Philip Seymour Hoffman's Death: Future of Film, TV Projects Left Uncertain
Oscar-winning actor Philip Seymour Hoffman was found dead in New York Sunday morning at the age of 46. The actor, who had been at Sundance just two weeks ago promoting two films, had several other projects for both film and TV on the horizon, including his long-gestating directorial project.
Hoffman, who starred as head gamemaker Plutarch Heavensbee in Lionsgate's The Hunger Games: Catching Fire, was set to reprise his role in The Hunger Games: Mockingjay -- Part 1 and The Hunger Games: Mockingjay -- Part 2. The YA adaptation starring Jennifer Lawrence and Josh Hutcherson has been filming in Atlanta, with both films being shot back-to-back. At the premiere for Catching Fire, director Francis Lawrence told THR that after the Christmas break they would be shooting for three more months in Atlanta before heading to Europe for two additional months of shooting.
Hoffman had completed his work for Part 1, and had only seven days remaining to shoot on The Hunger Games: Mockingjay -- Part 2. Sources say the films' scheduled release dates of Nov. 21, 2014, and Nov. 20, 2015, respectively, will not be affected by Hoffman's death.
Hoffman was getting closer to returning to the director's chair as well (He helmed the 2010 film Jack Goes Boating). On Friday, it was announced that his long-delayed sophomore directorial effort Ezekiel Moss had cast Jake Gyllenhaal and Amy Adams to star.
Exclusive Media had come aboard to handle international rights to the Prohibition-era film, and was planning to launch the project to foreign buyers at Berlin's upcoming European Film Market. On Sunday, Exclusive announced it would not be bringing the project to Berlin, and producers would be re-grouping to explore the next steps for the film in light of Hoffman's death.
"Exclusive Media is deeply saddened to learn the shocking news of Philip Seymour Hoffman’s passing," said a statement. "He was a truly gifted actor and director who not only inspired his fellow colleagues, but audiences around the world and he will be greatly missed. We give our sincere condolences to his family and friends during this difficult time."
From a Black List script by Keith Bunin, Ezekiel Moss follows a widow named Iris (Adams) who runs a boarding house to get by and provide for her spirited son, Joel. They reside in a small town overrun by religious fervor, and their lives are forever changed when she begins to fall in love with Ezekiel Moss (Gyllenhaal), a mysterious drifter who has the divine ability to channel and physically inhabit the spirits of the dead.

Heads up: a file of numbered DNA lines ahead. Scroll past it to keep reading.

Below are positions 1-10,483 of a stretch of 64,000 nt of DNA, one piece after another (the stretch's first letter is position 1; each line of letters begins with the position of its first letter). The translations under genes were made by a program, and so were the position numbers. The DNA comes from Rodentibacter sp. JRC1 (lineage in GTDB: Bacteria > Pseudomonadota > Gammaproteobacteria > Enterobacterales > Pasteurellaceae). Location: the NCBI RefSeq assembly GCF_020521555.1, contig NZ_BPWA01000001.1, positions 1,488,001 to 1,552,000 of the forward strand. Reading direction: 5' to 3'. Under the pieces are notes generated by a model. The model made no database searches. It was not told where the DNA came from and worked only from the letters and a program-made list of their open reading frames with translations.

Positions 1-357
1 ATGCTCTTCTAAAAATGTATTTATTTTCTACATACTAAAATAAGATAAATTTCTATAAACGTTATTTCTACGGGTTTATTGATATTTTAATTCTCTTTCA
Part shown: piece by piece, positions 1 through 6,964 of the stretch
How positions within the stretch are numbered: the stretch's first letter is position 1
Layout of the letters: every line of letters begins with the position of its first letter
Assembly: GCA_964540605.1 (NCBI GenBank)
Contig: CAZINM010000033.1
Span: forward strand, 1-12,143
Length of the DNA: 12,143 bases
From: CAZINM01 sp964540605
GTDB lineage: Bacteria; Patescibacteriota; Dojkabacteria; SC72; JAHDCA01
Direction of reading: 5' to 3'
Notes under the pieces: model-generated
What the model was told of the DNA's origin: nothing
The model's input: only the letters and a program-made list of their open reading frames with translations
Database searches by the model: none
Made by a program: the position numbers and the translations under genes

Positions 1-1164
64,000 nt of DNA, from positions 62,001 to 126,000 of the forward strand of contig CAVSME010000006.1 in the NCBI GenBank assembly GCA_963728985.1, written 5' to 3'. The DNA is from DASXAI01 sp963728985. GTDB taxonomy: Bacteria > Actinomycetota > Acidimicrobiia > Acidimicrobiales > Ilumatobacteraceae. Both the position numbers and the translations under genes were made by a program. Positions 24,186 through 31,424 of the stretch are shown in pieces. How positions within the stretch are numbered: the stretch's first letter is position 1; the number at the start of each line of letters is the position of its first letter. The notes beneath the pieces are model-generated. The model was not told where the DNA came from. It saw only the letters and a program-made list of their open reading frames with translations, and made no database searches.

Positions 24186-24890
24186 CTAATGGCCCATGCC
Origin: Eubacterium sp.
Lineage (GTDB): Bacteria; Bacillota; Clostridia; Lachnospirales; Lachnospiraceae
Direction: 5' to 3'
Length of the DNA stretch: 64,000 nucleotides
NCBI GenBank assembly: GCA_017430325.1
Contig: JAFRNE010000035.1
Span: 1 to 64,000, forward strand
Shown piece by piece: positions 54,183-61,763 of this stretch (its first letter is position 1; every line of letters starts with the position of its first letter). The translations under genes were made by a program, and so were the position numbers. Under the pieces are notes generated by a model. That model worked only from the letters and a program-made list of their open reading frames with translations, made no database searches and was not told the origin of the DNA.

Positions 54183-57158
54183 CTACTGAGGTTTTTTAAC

Both of the Hoffman-starring projects that premiered at Sundance were bought for distribution. IFC Films bought the John Slattery-helmed God's Pocket, and Lionsgate nabbed Anton Corbijn's thriller A Most Wanted Man.
Hoffman was also set to star in his first series regular TV role. Showtime in January picked up 10 episodes of dramedy Happyish, a dark examination of the pursuit of happiness in which Hoffman starred as 42-year-old Thom Payne, whose new bosses are half his age. His mentor and boss, Jonathan (Rhys Ifans) tells him to "rebrand" himself; his corporate headhunter tells him happiness is a myth; and Thom isn't sure if his Viagra will interfere with his Prozac, or vice versa. Kathryn Hahn stars as his wife.
Sources tell THR that Happyish was in the process of being written, but the series was not in production. The pilot for the series had been filmed. No decisions have been made yet about the future of the series.
Showtime issued the following statement after Hoffman's death: "Philip Seymour Hoffman was one of our generation's finest and most brilliant actors. He was also a gifted comedic talent. It was a great privilege and pleasure to work with him and we are all absolutely devastated by this sudden loss. Our thoughts go out to his family at this very difficult time."
The premium cable network screened an advance look at the pilot for reporters in January at the Television Critics Association's winter press tour. The footage largely impressed a room of 200 critics, and Hoffman's work was already generating Emmy buzz, even after critics only saw a few minutes from the pilot. The series, created by This American Life's Shalom Auslander, developed by Ken Kwapis and exec produced by Hoffman, was due to premiere this year. It's unclear how far along the series was in production and if Showtime would recast and move forward or pull the plug on the project completely. (The network currently has no other comedy pilots in production.)
STORY: Showtime's Philip Seymour Hoffman Comedy, Joshua Jackson Drama Picked Up to Series
In previewing Happyish, Showtime entertainment president David Nevins said the network courted Hoffman for a long time. "Happyish was a script that I've loved for a really long time, and it took us a while to get to Philip Seymour Hoffman," Nevins told reporters in January. "It was a long process, but we didn’t have to rush, and we could wait and slowly bring him in -- and [it was] totally worth it for the waiting."